► In today’s Seattle Times — Republicans ignore blue-state profile, veer farther right (by Danny Westneat) — Republicans, get a hold of yourselves! You’re not in Texas or even Oregon. Our state, like it or not, is pro-gay, pro-pot and pro-abortion-rights. It’s getting less white, less religious and less straight. Meanwhile, your party is viewed as anti-government, anti-science and anti-anything-that’s-not-Christian. Going hard to the right now, even if just to select a state party figurehead, would represent a crazy level of denial. It’s asking to spend another generation in the wilderness.
► In today’s Spokesman-Review — Washington Policy Center loves numbers, loathes context (by Shawn Vestal) — Dramatic statistical techniques — let’s call them “comparing apples and Mobile” — are the hallmarks of the recent report from the Washington Policy Center, a right-wing think tank that produced a report comparing salaries for firefighters and cops in Spokane to certain other cities (like Mobile, Ala.). The report, which is stained red from cherry-picking, emphasizes that firefighters and cops here are overpaid.
I’m sure Mobile is a lovely city, and yet it is a long way from Spokane, geographically, culturally and economically. It is a long way from Washington, whose collective bargaining laws have a lot to do with the way that public safety workers are paid… The road to Mobile is long and steep and downward. If that’s where the city is headed, everyone should go there together.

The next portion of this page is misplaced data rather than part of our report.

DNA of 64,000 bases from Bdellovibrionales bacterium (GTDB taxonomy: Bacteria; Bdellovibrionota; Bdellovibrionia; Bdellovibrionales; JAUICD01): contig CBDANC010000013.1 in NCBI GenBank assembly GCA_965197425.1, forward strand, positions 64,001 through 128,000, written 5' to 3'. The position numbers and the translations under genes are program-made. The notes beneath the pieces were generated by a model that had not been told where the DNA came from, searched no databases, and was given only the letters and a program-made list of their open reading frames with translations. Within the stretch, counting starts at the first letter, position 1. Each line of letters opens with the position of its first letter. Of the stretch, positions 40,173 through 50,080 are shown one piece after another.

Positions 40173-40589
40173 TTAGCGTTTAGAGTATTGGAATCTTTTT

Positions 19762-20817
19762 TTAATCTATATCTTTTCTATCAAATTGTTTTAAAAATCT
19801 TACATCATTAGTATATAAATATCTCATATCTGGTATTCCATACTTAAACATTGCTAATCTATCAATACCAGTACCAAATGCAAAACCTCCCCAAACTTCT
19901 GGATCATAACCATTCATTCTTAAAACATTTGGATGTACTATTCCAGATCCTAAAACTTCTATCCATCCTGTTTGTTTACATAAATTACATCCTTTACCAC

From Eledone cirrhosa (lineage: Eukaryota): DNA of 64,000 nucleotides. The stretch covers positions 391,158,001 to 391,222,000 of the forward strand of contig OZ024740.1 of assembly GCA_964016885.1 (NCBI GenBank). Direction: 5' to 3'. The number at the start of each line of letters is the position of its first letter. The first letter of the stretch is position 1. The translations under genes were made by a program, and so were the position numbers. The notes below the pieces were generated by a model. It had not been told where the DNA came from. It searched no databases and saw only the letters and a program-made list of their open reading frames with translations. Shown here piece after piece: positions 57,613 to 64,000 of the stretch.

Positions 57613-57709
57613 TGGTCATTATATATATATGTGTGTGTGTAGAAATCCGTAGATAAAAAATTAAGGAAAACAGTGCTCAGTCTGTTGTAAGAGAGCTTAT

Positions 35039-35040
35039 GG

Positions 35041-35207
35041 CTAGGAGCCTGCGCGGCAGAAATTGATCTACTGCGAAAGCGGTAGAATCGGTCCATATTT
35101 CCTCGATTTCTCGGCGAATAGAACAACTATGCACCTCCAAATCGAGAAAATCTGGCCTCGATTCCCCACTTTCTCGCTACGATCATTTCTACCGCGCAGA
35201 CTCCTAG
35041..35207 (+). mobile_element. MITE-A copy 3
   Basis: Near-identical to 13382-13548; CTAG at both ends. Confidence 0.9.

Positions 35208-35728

EDITOR’S NOTE — The Washington Policy Center is the group bringing Wisconsin Gov. Scott Walker to Seattle to help raise money to put out more studies like this one complaining that public safety workers in Washington are paid too much.
► In today’s Seattle Times — State’s ad blitz promotes health-insurance exchange — Washington state is beginning a big effort to get the word out about its new online health-insurance exchange that is at the core of Obamacare. It’s targeting ads at the state’s uninsured, with hopes of signing up 130,000 people by year’s end.
► From AP — State to reduce pensions of 3 ex-firefighters — Washington auditors have determined that pre-retirement salary increases led to more than $30,000 in excess pension payments for three former firefighters, and the state projects it will save the system more than $140,000 by permanently reducing their combined pension values.